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1.  The Saudi Guidelines for the Diagnosis and Management of COPD 
Annals of Thoracic Medicine  2014;9(2):55-76.
The Saudi Thoracic Society (STS) launched the Saudi Initiative for Chronic Airway Diseases (SICAD) to develop a guideline for the diagnosis and management of chronic obstructive pulmonary disease (COPD). This guideline is primarily aimed for internists and general practitioners. Though there is scanty epidemiological data related to COPD, the SICAD panel believes that COPD prevalence is increasing in Saudi Arabia due to increasing prevalence of tobacco smoking among men and women. To overcome the issue of underutilization of spirometry for diagnosing COPD, handheld spirometry is recommended to screen individuals at risk for COPD. A unique feature about this guideline is the simplified practical approach to classify COPD into three classes based on the symptoms as per COPD Assessment Test (CAT) and the risk of exacerbations and hospitalization. Those patients with low risk of exacerbation (<2 in the past year) can be classified as either Class I when they have less symptoms (CAT < 10) or Class II when they have more symptoms (CAT ≥ 10). High-risk COPD patients, as manifested with ≥2 exacerbation or hospitalization in the past year irrespective of the baseline symptoms, are classified as Class III. Class I and II patients require bronchodilators for symptom relief, while Class III patients are recommended to use medications that reduce the risks of exacerbations. The guideline recommends screening for co-morbidities and suggests a comprehensive management approach including pulmonary rehabilitation for those with a CAT score ≥10. The article also discusses the diagnosis and management of acute exacerbations in COPD.
doi:10.4103/1817-1737.128843
PMCID: PMC4005164  PMID: 24791168
Chronic bronchitis; chronic obstructive pulmonary disease; emphysema; guidelines; Saudi Arabia
2.  Predicting tobacco use among high school students by using the global youth tobacco survey in Riyadh, Saudi Arabia 
Annals of Thoracic Medicine  2012;7(3):122-129.
OBJECTIVE:
To identify the predictors that lead to cigarette smoking among high school students by utilizing the global youth tobacco survey in Riyadh, Kingdom of Saudi Arabia (KSA).
METHODS:
A cross-sectional study was conducted among high school students (grades 10–12) in Riyadh, KSA, between April 24, 2010, and June 16, 2010.
RESULTS:
The response rate of the students was 92.17%. The percentage of high school students who had previously smoked cigarettes, even just 1–2 puffs, was 43.3% overall. This behavior was more common among male students (56.4%) than females (31.3%). The prevalence of students who reported that they are currently smoking at least one cigarette in the past 30 days was 19.5% (31.3% and 8.9% for males and females, respectively). “Ever smoked” status was associated with male gender (OR = 2.88, confidence interval [CI]: 2.28–3.63), parent smoking (OR = 1.70, CI: 1.25–2.30) or other member of the household smoking (OR = 2.11, CI: 1.59–2.81) who smoked, closest friends who smoked (OR = 8.17, CI: 5.56–12.00), and lack of refusal to sell cigarettes (OR = 5.68, CI: 2.09–15.48).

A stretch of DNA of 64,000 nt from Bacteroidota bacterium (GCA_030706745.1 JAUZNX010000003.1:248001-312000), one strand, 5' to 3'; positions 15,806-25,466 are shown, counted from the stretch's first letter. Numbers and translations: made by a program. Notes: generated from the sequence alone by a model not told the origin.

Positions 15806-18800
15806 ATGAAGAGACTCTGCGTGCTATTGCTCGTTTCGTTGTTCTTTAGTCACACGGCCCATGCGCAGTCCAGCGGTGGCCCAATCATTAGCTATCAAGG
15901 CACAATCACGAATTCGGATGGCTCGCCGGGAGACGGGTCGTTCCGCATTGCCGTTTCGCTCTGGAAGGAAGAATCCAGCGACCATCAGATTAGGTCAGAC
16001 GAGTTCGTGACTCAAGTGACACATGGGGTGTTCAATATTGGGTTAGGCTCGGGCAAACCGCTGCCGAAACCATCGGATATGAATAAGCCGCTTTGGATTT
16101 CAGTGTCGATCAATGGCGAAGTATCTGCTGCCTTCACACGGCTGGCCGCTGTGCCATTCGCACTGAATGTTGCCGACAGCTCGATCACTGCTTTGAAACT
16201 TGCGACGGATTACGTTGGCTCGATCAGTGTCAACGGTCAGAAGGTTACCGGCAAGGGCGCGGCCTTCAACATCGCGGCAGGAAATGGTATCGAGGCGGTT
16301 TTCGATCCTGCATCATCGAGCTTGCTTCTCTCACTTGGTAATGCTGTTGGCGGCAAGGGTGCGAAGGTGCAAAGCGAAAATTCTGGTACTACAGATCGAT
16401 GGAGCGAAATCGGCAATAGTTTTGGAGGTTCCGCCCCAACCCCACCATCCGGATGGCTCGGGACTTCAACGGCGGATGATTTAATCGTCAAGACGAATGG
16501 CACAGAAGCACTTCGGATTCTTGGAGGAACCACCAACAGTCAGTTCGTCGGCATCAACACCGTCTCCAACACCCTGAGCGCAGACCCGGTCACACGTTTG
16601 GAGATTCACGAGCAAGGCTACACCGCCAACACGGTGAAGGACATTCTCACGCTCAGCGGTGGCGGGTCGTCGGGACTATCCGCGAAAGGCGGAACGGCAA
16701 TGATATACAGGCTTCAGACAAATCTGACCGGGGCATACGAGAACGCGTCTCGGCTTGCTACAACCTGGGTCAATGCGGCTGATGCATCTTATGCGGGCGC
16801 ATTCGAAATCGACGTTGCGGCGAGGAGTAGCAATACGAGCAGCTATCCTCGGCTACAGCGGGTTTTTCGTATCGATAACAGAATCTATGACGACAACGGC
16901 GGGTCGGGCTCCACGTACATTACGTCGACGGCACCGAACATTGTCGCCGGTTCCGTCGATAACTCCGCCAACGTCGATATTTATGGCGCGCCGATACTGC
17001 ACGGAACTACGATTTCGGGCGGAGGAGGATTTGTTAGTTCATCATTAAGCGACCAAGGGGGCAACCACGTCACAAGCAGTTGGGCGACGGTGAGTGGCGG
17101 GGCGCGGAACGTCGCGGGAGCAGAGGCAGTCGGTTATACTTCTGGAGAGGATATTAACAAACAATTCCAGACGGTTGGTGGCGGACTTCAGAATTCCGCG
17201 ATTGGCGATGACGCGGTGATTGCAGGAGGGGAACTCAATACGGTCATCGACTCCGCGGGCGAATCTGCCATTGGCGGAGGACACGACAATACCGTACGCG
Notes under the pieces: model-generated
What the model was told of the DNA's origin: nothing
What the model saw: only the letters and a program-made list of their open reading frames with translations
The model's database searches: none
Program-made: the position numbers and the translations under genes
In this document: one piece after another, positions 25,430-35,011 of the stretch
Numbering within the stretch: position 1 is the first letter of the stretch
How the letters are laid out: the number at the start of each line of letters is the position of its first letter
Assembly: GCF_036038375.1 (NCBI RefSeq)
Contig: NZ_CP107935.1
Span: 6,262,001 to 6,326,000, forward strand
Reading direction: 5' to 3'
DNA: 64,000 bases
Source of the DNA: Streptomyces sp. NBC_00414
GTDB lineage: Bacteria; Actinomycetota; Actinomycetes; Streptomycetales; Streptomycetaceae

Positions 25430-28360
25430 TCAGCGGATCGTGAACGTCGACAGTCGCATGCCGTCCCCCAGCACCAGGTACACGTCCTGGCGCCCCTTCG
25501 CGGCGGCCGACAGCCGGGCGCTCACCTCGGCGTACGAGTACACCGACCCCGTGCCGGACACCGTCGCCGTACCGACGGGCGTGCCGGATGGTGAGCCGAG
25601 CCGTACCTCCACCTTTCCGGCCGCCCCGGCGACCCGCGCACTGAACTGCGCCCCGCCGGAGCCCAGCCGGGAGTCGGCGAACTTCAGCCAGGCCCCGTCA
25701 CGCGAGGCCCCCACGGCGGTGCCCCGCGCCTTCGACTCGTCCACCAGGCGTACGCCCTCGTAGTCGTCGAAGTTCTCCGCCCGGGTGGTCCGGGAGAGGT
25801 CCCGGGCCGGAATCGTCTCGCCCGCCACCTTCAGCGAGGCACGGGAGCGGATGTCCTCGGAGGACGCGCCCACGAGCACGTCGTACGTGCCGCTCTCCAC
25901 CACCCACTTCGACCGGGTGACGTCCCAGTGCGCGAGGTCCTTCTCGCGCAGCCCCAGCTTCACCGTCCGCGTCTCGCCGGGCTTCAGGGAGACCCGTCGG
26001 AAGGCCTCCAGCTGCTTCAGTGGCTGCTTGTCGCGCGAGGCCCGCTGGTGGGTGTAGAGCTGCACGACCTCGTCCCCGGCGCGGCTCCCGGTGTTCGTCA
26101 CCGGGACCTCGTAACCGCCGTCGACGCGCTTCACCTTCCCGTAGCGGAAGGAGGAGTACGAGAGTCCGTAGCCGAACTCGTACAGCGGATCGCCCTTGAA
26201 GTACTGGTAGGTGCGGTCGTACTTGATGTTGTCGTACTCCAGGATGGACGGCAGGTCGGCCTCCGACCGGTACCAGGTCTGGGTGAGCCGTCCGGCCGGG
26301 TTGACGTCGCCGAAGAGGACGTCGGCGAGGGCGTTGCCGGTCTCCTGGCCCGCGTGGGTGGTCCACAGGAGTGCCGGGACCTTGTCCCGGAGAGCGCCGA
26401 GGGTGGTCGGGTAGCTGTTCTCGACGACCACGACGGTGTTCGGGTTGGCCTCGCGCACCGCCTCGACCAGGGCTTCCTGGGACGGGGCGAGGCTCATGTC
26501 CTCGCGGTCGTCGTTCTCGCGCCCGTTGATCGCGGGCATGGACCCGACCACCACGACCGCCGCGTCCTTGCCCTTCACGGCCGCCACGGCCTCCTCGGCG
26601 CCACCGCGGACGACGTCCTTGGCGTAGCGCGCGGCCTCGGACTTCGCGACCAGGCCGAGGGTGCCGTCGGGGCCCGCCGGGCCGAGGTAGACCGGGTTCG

CONCLUSION:
Several predictors of cigarette smoking among high school students were identified.
doi:10.4103/1817-1737.98843
PMCID: PMC3425042  PMID: 22924068
Adolescents; cigarettes; Saudi Arabia; tobacco
3.  Prevalence and characteristics of cigarette smoking among 16 to 18 years old boys and girls in Saudi Arabia 
Annals of Thoracic Medicine  2011;6(3):137-140.
OBJECTIVE:
To study the prevalence and characteristics of cigarette smoking among secondary school students (16- to 18-year-old boys and girls) in Riyadh city, Saudi Arabia.
METHODS:
We applied a standard two-stage, cross-sectional study design. Secondary schools for both boys and girls in Riyadh city were randomly selected using a cluster sampling method. We used the global youth tobacco survey (GYTS) tool to achieve our objectives.
RESULTS:
Among 1272 students (606 boys and 666 girls), the prevalence of those ever smoked cigarettes was 42.8% (55.6% of boys and 31.4% of girls). The prevalence of current smoking was 19.5% (31.2% of boys and 8.9% of girls). Despite the fact that the majority of students think smoking is harmful, most do not wish to stop smoking, and they had not tried to stop in the past year. Cigarette smoking is significantly associated with the male gender, having friends who smoke, and having parents who smoke, but is not significantly associated with the type of school attended.
CONCLUSION:
Smoking prevalence among secondary schools students in Saudi Arabia is high and alarming. There is a need to implement an education program about the risks of smoking and to include parents and friends as healthy models to prevent students from beginning to smoke.
doi:10.4103/1817-1737.82447
PMCID: PMC3131756  PMID: 21760845
Cigarette smoking; prevalence; Saudi Arabia

Results 1-3 (3)